I had the opportunity recently to chat with Katy Byron, of the Poynter Institute’s MediaWise, and Erik Palmer, who consults with schools about, among other things, operating in a digital world. They offered very helpful strategies to help students (and teachers) become savvy digital-media consumers, including how to determine the integrity and validity of the information they receive and share. Social media certainly inundates us with content, much of it designed to influence instead of objectively inform us. How can we distinguish truth from fiction, bias from nonpartisan? Fortunately, resources are available to help.
Still, I’m worried.
Knowing how to do lateral reading, for instance, is great, but you still need the motivation to apply that strategy. Since social media generally feeds us with information we already agree with, why would any of us take the time to verify it? I have a dream (fantasy?) of a world where people see confirming news and think, “I wonder if there’s a conflicting view.” Can we get people actually to seek information that contradicts their existing beliefs, to work to understand, rather than convince, people with other viewpoints? To achieve such a world, I think it helps to understand what drives our information seeking and evaluating behavior, and here’s where it gets both interesting and complicated.
You likely have heard about confirmation bias, our desire to seek and embrace information that confirms what we already believe. It makes us feel good. However, recent research is revealing that our relationship with truth and contradictory information is full of nuance. A recent piece in The Economist titled “This Article is Full of Lies” does a nice, concise job of making much of this research accessible. One fundamental question is whether or not truth even matters. As the article notes, according to polls, some politicians are more liked than they are trusted.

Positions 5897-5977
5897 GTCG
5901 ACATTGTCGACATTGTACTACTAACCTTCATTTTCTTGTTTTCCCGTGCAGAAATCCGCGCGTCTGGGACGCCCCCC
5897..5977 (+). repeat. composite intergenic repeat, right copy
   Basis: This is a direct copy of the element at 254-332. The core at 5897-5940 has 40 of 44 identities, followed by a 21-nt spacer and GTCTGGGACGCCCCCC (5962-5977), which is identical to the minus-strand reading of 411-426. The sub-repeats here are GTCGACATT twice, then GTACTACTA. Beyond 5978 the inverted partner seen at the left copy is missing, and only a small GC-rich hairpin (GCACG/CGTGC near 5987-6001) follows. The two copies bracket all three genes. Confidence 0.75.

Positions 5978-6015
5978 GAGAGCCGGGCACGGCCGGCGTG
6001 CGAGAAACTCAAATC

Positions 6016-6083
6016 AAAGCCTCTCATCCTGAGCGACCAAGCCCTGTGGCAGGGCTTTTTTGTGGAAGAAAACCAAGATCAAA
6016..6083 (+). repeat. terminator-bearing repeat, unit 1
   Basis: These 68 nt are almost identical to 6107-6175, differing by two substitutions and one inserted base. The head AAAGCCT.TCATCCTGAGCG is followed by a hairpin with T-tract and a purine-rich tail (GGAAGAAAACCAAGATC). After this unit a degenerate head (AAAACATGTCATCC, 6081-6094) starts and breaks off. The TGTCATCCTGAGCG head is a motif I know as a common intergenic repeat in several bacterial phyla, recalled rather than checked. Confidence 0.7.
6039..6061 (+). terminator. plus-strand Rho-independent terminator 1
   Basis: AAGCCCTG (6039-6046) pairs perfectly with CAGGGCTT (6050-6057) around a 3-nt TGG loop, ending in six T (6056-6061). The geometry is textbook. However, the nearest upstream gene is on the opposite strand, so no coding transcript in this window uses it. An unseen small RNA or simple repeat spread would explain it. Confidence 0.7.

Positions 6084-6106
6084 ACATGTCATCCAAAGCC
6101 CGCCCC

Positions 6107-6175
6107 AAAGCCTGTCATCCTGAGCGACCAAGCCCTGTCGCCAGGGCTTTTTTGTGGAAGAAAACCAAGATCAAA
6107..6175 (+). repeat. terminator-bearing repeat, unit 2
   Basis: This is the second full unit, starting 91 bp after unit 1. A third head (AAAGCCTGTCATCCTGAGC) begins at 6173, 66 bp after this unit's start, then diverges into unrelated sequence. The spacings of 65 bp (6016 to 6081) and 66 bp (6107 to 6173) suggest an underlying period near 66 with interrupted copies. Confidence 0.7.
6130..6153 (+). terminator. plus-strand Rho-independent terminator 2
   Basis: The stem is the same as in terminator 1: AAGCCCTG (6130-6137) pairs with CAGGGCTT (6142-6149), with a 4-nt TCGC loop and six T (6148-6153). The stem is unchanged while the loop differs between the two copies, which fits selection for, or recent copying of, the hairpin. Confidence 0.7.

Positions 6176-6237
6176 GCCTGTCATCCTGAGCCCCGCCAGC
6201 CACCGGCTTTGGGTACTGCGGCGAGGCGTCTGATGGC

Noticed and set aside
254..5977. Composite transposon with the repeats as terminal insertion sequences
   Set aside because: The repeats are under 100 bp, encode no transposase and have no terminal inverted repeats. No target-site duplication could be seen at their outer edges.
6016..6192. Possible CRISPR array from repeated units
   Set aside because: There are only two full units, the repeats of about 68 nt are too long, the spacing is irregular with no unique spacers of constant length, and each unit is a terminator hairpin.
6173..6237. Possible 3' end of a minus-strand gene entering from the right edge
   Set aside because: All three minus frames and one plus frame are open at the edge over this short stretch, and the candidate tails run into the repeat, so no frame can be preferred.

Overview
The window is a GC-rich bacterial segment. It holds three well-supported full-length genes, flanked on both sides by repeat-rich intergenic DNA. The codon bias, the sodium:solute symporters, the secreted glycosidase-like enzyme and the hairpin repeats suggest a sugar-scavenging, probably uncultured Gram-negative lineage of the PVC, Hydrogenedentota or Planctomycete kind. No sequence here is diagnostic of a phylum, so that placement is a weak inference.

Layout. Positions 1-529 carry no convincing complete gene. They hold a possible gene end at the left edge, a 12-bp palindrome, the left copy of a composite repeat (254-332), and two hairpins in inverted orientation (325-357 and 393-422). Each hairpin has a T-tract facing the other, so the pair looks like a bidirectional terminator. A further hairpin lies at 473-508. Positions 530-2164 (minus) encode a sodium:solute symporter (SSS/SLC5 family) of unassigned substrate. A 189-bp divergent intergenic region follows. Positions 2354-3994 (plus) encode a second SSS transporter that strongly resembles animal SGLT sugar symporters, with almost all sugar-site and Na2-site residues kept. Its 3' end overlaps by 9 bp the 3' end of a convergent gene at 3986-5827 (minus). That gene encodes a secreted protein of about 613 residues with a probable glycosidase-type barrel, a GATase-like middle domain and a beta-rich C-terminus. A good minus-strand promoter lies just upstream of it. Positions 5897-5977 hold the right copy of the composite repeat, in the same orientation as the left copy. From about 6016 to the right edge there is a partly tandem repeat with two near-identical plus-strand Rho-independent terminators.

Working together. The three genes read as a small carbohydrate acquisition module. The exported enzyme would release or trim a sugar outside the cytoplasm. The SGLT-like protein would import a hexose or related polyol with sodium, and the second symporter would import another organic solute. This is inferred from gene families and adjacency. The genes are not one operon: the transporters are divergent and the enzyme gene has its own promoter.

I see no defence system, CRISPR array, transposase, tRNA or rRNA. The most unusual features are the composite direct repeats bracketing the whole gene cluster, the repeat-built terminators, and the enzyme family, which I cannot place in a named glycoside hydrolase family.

Do we simply accept that politicians lie and embrace them based on other characteristics?
A brain study at Emory University, for instance, found that when both Democrats and Republicans were given threatening information about their candidate before the 2004 election, the parts of the brain related to emotion and emotion regulation lit up. The parts typically related to reasoning were quiet. Does emotion rule and rational thinking drool, at least when it comes to partisan issues?
Research by Dan Kahan at Yale Law School suggests that something called Identity-Protective Cognition may be at play. It’s not just that we seek out confirming information, even if it may be misinformation; we defend ourselves against information, including research and data, that threatens the beliefs related to our cultural identities. We all belong to groups that give us friendship and support and help define who we are. Those groups matter to us, and we want to maintain those affiliations. When those groups share core beliefs, we risk alienation by adopting ideas that contradict those beliefs. So, if you belong to a group that questions the validity of human-induced climate change, you are likely going to weigh evidence in a way that favors the beliefs of the group. In a time of hyper-partisan affiliations, we are increasingly likely to see Identity-Protective Cognition at work.